Other countries that have well integrated home and hospital birth systems, like the UK and the Netherlands, have strict "risking out" criteria for who is a good candidate for home birth and is "expected to have a normal pregnancy, labor, birth, and postpartal phase." These criteria are standardized and plainly written out, and if a woman develops any of the risk factors  listed she is transferred from a midwife to a higher level of care.

Common risking out criteria include breech births, multiples, previous cesarean sections, and much more. Consider the differences between the transfer care guidelines of the Netherlands vs. the state of Oregon: Dutch Homebirth Standards vs. Oregon Homebirth Standards. Now think about two things: the Netherlands standards for what constitutes a "normal" pregnancy are much, much higher. And even though Oregon does have some pregnancies that direct-entry midwives are not allowed to care for, Oregon non-nurse midwives still have a newborn death rate 9 times higher than hospitals.

The North Carolina "Home Birth Freedom Act" defines no risking out criteria at all. How high will our death rates be? If the NC legislators want to protect women and babies, they will define what constitutes a "normal" pregnancy and what risk factors will necessitate a transfer of care.

4. Require written collaborative agreements with a hospital-based CNM or physician

As it is currently written, the NC "Home Birth Freedom Act" grants direct-entry midwives the freedom to take on any clients whose pregnancy they themselves define as "normal," have multiple negative birth outcomes without reporting the results to anyone, and experience no financial or professional repercussions. The midwives are essentially free agents. They have no supervisors to ensure that they're working within their scope of practice and they report their results to no one.

In a word, there is no accountability.

If the authors of this bill want to protect women and children, they will make sure that the CPMs they legalize are working within their scope of practice. To do this, they need to require written collaborative agreements with hospital-based CNMs or physicians.

New Jersey's midwifery laws are a good example of this type of supervision. They read:

"a) Prior to beginning practice as a midwife, a licensee shall enter into an affiliation with a physician who is licensed in New Jersey
b) The licensee shall establish written clinical guidelines with the affiliated physician which outlines the licensee's scope of practice.
c) The clinical guidelines shall set forth:
  1. An outline of routine care;
  2. Procedures the licensee will perform or provide;
  3. Procedures to follow if one of the risk factors from N.J.A.C. 13:35-2A.9 and 2A.11 is encountered;
  4. The circumstances under which consultation, collaborative management, referral and transfer of care of women between the licensee and the affiliated physician are to take place, and the manner by which each is to occur
d) A licensee shall provide clinical guidelines and the identity of his or her affiliated physician(s) to the Board upon request.
e) The clinical guidelines shall include provisions for periodic conferences with the affiliated physician for review of patient records and for quality improvements.
f) A licensee who practices without establishing clinical guidelines with an affiliated physician commits professional misconduct as proscribed by N.J.S.A. 45:1-21(e)"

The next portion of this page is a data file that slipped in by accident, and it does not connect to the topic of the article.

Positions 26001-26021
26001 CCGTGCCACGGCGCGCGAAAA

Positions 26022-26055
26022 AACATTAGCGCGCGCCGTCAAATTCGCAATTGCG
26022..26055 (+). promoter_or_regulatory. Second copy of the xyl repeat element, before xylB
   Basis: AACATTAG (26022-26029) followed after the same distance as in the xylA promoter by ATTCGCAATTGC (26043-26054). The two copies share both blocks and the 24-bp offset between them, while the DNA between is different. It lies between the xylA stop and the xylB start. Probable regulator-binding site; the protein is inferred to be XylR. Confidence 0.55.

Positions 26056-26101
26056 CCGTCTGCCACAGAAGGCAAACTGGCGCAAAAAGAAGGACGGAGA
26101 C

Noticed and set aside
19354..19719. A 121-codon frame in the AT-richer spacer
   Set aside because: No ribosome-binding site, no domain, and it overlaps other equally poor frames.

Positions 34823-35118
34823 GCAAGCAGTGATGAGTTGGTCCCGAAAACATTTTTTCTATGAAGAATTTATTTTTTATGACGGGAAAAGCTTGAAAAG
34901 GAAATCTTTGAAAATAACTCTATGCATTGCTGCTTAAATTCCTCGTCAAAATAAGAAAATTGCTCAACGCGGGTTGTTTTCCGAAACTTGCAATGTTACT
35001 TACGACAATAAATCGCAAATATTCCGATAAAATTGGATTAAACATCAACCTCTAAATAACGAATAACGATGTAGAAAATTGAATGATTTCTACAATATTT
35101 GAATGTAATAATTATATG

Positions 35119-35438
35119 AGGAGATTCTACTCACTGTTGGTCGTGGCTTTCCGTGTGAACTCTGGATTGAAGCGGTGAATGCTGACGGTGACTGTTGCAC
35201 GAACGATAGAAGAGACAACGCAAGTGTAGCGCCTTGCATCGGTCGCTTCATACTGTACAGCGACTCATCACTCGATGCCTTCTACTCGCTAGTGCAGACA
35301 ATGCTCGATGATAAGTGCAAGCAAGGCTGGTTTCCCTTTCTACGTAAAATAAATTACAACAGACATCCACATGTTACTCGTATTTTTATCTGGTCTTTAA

Such standards ensure that all mothers and babies under the care of CPMs are protected by ensuring that CPMs are working within their scope of practice, care is transferred if a pregnancy becomes high-risk, and outcomes are known and documented by a supervisor.

The NC "Homebirth Freedom Act" currently grants too much freedom to poorly-educated midwives, without putting into place safety barriers that will protect mothers and children.

Certified Professional Midwives do not have enough education or oversight to safely care for mothers and babies. As the Senate Bills are currently written, there are no limitations on their scope of practice as long as they claim they believed the mother's pregnancy was going to be "normal." There is no oversight of their practice to ensure they are taking on only low-risk clients, and there are no governing bodies that they have to report their outcomes to. Basic protective measures such as mandatory malpractice insurance and written collaborative agreements are missing.

If the senators in North Carolina still want to pass this bill despite knowing of the increased rates of neonatal death, maternal death, brain damage, and seizures that occur with non-nurse midwife care, if they want to show that they are truly thinking mothers and babies, and not just furthering midwives' interests, they will: 1. Require midwives to carry malpractice insurance 2. Require collection and publication of birth outcomes 3. Define "normal" pregnancy and care transfer guidelines 4. Require written collaborative agreements with hospital-based CNMs or physicians

If these provisions are included in the bills, it will show that they are being passed with mothers and babies in mind. If they are absent from the bills - as they currently are - it will show that the NC "Home Birth Freedom Act" is more concerned with benefiting midwives than providing safe care to mothers and babies.

If you are in North Carolina, please make your voice heard and speak out against Senate Bills 542 and 543! To find out who your senator is, go to this page and click on your county on the "North Carolina Senate" map: Who Represents Me? Your senator's page will have their office's phone and email information. If you aren't sure what to talk about, you can bring up the points that I talked about in this article. Here is a sample email that you can send: Sample Email Against NC Senate Bills 542 and 543.

If you are in Harnett county, like I am, our senator is Ronald J Rabin. He is actually one of the two primary sponsors of the bills, so if you contact his office and make your voice heard through phone or email, we may really make a difference.

Senator Rabin's contact information (found here) is:

Phone: (919) 733-5748
Email: (or - I used both emails.)

Please, if you are in North Carolina, tell your senator to vote no on bills 542 and 543!